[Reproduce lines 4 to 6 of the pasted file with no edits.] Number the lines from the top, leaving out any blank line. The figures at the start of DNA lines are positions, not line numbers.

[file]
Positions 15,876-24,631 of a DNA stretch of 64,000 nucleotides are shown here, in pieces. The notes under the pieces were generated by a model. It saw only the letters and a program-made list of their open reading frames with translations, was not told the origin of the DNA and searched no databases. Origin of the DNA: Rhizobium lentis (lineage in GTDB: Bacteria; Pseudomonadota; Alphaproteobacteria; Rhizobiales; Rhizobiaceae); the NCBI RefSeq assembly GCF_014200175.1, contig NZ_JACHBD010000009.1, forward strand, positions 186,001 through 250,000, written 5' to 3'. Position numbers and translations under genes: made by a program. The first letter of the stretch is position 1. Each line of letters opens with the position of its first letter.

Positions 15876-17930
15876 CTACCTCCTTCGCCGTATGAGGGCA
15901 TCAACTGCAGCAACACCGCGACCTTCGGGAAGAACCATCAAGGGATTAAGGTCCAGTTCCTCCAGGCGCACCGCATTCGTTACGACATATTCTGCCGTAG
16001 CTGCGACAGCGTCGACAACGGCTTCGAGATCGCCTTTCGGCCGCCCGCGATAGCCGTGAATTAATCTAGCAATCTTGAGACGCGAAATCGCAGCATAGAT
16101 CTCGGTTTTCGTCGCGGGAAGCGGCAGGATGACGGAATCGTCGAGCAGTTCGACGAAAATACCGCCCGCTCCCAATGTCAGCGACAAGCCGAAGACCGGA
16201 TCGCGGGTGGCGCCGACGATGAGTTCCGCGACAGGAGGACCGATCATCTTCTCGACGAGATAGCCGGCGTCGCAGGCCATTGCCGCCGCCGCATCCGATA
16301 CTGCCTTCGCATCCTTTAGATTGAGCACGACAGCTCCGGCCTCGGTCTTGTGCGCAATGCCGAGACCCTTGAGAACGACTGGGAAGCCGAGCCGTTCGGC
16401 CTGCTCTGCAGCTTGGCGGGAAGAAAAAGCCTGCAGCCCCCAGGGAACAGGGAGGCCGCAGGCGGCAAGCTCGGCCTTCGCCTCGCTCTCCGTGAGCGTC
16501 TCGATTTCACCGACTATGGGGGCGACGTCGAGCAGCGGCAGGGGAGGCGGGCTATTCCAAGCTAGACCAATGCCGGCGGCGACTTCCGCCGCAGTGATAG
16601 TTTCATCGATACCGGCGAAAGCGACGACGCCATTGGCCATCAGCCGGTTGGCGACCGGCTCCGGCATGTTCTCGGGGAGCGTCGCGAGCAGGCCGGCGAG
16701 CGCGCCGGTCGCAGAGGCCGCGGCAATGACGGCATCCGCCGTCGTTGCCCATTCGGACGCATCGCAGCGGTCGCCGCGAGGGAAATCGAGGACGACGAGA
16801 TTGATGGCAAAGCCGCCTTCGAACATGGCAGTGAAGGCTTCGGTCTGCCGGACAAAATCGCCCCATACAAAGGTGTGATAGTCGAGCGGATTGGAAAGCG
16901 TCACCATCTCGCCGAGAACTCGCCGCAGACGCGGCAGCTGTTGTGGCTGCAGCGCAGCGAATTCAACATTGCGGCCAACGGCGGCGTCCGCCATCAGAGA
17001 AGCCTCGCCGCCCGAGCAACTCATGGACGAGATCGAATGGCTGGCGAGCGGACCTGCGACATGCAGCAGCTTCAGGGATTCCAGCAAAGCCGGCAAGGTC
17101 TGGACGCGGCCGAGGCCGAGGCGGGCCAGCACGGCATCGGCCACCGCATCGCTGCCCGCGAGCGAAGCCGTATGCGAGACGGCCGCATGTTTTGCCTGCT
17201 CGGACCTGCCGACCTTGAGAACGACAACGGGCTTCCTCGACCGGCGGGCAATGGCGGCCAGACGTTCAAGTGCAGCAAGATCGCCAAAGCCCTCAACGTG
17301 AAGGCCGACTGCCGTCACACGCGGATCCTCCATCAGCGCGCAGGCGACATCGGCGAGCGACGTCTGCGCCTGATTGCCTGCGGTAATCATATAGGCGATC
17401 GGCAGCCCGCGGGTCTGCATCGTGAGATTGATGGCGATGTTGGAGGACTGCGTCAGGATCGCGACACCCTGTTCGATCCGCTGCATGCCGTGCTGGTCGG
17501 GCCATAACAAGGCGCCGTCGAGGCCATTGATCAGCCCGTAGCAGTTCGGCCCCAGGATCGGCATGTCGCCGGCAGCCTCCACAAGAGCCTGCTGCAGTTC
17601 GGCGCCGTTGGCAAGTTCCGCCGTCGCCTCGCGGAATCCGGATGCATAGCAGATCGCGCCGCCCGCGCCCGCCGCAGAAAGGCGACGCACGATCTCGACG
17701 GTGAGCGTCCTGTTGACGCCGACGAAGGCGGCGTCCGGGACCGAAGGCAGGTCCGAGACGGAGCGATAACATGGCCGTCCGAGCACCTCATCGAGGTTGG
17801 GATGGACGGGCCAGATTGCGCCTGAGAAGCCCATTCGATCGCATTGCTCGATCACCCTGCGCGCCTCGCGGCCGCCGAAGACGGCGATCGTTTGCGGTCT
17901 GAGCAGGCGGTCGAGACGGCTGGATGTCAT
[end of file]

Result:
15901 TCAACTGCAGCAACACCGCGACCTTCGGGAAGAACCATCAAGGGATTAAGGTCCAGTTCCTCCAGGCGCACCGCATTCGTTACGACATATTCTGCCGTAG
16001 CTGCGACAGCGTCGACAACGGCTTCGAGATCGCCTTTCGGCCGCCCGCGATAGCCGTGAATTAATCTAGCAATCTTGAGACGCGAAATCGCAGCATAGAT
16101 CTCGGTTTTCGTCGCGGGAAGCGGCAGGATGACGGAATCGTCGAGCAGTTCGACGAAAATACCGCCCGCTCCCAATGTCAGCGACAAGCCGAAGACCGGA